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Chicago Heights / The Last Soul on a Summer Night - Reviews

One of The Best Art Films of 2010

Roger Ebert
February 17, 2011

“This stunning adaptation of Sherwood Anderson's Winesburg, Ohio... is an aesthetic and political knockout, transforming Anderson's dated community narrative of rural white America into an avant-garde, nonlinear black-and-white film set in the present-day African-American Chicago Heights. The film's vignettes are unstable and surreal, and it's unclear whether many characters — a pastor, a teacher — are real or imagined in the mind of an aging writer. Chicago Heights is both profoundly affecting in its own right and as a beau ideal of detournement.”

Monica Westin, Flavorpill

[They] took my favorite book of all time, which is almost universally understood to be unadaptable, and made a magnificent film out of it.

One of the central tenets of Anderson's book is the idea of "grotesques": people are grotesques, meaning that they're essentially normal except they have one thing, one idea that they've seized on, that is all out of proportion, that makes them act unreasonably. It's an utterly literary concept, one that doesn't have a corollary in film, but Nearing and cinematographer Sanghoon Lee came up with a filmic translation, shooting much of the film in wide-angle closeups, from canted, often disorienting angles; we can see into their pores, if not into their souls, and the hot Chicago summer is tangible in the sweat that's always glistening on their foreheads. The bulk of the film is shot in high-contrast black and white, although certain scenes burst into color out of sheer necessity.

I'll admit that my admiration for the film stems from the love that Nearing and I share for the book: it "got it right," which is an attitude I try to put behind me when judging adaptations of books that I like, but this goes beyond "like." I love the film because in its excisions and composites, it recreates the way my memory works: elusive moments, tiny details, and impressions are what I tend to retain, while the specific words and larger context often disappear. That method of memory is here, onscreen, reproducing the small details and larger impressions I retained from the book, or from my childhood. Chicago Heights preserves the spirit and dreamlike feel of Anderson's book, recognizes which elements would work on screen, and reimagines other elements to work in the radically different medium of film.

Michael W Phillips, Jr.

The crisp black and white photography (with brief flashes of vivid color) and compositions are absolutely stunning, revealing true beauty within Chicago Heights’ rough, rugged edges.

Phil Morehart, The Chicago Journal

Time Out Chicago - Film of the Week

A hit at last summer’s Black Harvest Film Festival and a labor of love in every sense, Chicago Heights audaciously attempts to film Sherwood Anderson’s 1919 anthology Winesburg, Ohio in Chicago Heights, the predominantly African-American southern exurb where, we’re told, the city meets the country. The film itself is something of a hybrid, at once distinctively literary—employing chapter headings, it preserves Anderson’s episodic structure and narrational voice—and boldly visual, the sort of shoestring-budgeted, mainly black-and-white-photographed, quasi-documentary independent production one associates with filmmakers such as Shirley Clarke (The Cool World), Kent Mackenzie (The Exiles) and Charles Burnett (Killer of Sheep). The movie’s unusual rhythm takes some getting used to—perusing the book couldn’t hurt—and the acting is variable. But the film, loosely structured around a boarding house and its inhabitants, successfully conjures a sense of quiet desperation among the town’s residents: a preacher coping with temptation, a stranger dealing with the ravages of age, a man still grieving over a failed marriage, the boarding house’s dying proprietress and her struggling-writer son, who’s tempted by life in the city as well as his writing teacher. The focus on archetypes comes straight from Anderson, and the film’s portraiture suggests a strange hybrid between past and present—apart from passing El trains, there’s little sense of the outside world. Interspersing the occasional color sequence to suggest ecstatic memories of youth, Chicago Heights may be rough around the edges, but it’s moving all the same.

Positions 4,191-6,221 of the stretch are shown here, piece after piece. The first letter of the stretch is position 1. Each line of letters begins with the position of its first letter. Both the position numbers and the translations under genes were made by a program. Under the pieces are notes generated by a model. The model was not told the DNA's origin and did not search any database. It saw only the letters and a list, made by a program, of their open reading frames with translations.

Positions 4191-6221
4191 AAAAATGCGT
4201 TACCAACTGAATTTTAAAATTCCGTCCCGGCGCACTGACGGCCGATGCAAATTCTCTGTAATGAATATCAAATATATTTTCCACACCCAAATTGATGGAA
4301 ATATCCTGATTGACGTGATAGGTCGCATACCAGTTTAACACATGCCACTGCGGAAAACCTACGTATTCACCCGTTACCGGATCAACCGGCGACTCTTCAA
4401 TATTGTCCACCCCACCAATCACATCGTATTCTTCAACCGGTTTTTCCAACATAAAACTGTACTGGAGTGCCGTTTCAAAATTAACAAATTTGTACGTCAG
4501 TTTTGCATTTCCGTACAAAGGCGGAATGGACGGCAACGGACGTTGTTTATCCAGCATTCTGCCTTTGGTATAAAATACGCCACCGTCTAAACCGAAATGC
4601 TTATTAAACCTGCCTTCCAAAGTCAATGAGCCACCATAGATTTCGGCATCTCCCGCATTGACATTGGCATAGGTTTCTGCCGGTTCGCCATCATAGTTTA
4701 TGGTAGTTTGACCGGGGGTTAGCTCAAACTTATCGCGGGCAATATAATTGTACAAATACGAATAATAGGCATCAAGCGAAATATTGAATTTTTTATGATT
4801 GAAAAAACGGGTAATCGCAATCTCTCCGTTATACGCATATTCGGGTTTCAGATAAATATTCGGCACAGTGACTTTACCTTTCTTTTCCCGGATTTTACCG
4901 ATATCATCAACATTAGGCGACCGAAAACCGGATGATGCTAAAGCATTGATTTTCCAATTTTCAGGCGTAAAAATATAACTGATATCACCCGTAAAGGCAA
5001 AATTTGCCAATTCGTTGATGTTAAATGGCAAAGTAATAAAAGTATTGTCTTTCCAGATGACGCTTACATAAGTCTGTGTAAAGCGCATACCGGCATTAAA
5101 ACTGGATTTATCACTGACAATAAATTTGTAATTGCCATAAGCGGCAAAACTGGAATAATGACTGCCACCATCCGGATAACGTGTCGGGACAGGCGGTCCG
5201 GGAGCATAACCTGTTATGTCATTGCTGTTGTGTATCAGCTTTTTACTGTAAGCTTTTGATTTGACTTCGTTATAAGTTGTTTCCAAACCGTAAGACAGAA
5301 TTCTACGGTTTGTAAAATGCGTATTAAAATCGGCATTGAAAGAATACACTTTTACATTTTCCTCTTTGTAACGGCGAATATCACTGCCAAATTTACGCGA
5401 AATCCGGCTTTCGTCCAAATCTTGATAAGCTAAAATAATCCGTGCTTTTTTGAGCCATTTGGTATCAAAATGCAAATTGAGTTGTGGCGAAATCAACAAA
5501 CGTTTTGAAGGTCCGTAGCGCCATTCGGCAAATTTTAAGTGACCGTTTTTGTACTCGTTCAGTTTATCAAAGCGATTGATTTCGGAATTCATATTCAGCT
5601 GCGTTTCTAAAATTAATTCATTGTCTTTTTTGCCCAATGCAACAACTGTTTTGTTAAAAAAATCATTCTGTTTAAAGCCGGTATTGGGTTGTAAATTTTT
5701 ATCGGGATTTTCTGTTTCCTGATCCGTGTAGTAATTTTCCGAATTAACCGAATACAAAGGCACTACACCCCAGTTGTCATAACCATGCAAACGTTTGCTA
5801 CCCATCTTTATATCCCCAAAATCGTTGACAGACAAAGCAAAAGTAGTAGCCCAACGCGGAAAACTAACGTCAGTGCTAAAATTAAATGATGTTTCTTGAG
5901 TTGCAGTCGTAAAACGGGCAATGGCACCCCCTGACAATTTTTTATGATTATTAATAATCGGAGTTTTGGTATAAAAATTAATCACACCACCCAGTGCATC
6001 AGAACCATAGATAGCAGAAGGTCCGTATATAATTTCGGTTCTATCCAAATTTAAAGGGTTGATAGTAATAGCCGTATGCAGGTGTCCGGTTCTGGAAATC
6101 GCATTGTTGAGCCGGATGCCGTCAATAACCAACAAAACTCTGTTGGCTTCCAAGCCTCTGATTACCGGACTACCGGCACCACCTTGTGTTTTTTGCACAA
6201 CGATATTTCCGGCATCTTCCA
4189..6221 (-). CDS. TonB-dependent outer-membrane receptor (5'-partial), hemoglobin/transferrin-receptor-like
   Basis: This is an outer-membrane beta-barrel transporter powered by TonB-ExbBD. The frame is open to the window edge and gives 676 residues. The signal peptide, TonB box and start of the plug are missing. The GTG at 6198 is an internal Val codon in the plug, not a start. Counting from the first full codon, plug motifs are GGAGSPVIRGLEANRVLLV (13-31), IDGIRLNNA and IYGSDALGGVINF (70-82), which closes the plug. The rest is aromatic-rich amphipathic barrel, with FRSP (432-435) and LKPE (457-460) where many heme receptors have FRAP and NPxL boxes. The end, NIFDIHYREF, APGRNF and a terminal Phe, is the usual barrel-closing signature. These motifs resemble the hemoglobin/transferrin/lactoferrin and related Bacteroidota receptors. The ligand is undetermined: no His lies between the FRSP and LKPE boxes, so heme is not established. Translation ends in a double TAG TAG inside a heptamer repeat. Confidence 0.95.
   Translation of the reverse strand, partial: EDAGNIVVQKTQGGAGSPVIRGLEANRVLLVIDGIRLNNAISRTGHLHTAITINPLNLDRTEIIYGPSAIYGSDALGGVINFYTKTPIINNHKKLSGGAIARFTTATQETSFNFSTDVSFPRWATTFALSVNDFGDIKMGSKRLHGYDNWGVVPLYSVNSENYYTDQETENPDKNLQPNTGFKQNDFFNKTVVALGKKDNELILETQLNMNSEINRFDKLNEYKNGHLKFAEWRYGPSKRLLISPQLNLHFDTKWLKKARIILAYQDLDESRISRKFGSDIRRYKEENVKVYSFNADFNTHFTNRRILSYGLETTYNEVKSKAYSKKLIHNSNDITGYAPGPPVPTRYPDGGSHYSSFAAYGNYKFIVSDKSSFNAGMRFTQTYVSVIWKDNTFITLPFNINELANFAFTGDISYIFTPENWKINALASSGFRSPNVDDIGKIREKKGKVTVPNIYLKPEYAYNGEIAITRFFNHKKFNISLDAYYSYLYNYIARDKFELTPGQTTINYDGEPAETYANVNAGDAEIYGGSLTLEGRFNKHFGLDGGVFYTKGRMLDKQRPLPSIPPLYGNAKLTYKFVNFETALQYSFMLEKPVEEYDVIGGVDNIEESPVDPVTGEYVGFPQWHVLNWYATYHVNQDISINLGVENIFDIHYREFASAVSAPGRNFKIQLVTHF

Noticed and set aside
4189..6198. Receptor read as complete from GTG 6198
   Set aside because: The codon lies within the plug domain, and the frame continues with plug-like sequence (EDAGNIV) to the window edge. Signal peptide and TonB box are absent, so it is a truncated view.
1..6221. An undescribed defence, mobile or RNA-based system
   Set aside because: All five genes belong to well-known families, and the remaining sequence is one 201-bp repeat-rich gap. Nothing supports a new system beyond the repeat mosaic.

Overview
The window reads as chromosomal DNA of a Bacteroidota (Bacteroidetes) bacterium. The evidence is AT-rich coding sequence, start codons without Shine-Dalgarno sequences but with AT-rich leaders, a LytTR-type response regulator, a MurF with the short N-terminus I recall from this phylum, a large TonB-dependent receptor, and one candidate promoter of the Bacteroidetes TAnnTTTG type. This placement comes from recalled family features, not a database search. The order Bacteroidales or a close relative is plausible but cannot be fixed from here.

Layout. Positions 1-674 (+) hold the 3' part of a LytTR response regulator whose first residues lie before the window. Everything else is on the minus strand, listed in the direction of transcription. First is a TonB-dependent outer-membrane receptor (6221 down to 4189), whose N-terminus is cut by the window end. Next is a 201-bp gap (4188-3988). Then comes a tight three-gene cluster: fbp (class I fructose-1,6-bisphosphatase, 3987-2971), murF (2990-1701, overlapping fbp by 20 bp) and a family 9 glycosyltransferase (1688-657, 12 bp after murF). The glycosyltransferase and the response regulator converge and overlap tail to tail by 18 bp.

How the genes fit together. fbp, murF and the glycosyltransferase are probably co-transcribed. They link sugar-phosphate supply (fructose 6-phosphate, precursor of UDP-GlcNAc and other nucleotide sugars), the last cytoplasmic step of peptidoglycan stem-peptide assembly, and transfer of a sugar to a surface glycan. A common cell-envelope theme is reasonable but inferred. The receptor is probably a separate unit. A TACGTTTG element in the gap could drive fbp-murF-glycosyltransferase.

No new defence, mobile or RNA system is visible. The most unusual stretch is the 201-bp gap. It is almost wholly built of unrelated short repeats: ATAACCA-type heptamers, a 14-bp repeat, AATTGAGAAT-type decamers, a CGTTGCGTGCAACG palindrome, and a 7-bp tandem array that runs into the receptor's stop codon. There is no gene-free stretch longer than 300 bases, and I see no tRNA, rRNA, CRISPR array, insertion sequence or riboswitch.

- Ben Kenigsberg

Sherwood Anderson's 1919 short-story collage "Winesburg, Ohio" provides the blueprint for this visually arresting feature, shot on high-def digital black and white, with a few choice bursts of color. The director and coadapter, Daniel Nearing, and the producer-cinematographer, Sanghoon Lee, relocate Anderson's lost and lonely characters to a Chicago Heights boarding house and environs, where layfolk and churchfolk alike struggle with their demons. The gospel score, fine and vital, is by Chicago Heights minister Raymond Dunlap. Giving Anderson's stories a free-handed African-American spin, Nearing acknowledges he was after a hybrid, a personal and poetic response to a book he loved. In the end he may have hewed too closely to the source material in structural terms. But some of the images startle, whether it's a close-up of a forlorn face cast in half-shadow, or a simple, evocative daylight exterior of a Chicago Heights street that has seen better days, but still provides a way out of town for its most restless souls.

Michael Phillips, The Chicago Tribune

Winesburg, Ohio, Sherwood Anderson's classic 1919 collection of interconnected short stories, is ingeniously transposed to a predominantly African American community in present-day South Chicago in this gorgeously photographed, beautifully scored tour de force.

Marty Rubin, The Gene Siskel Film Center

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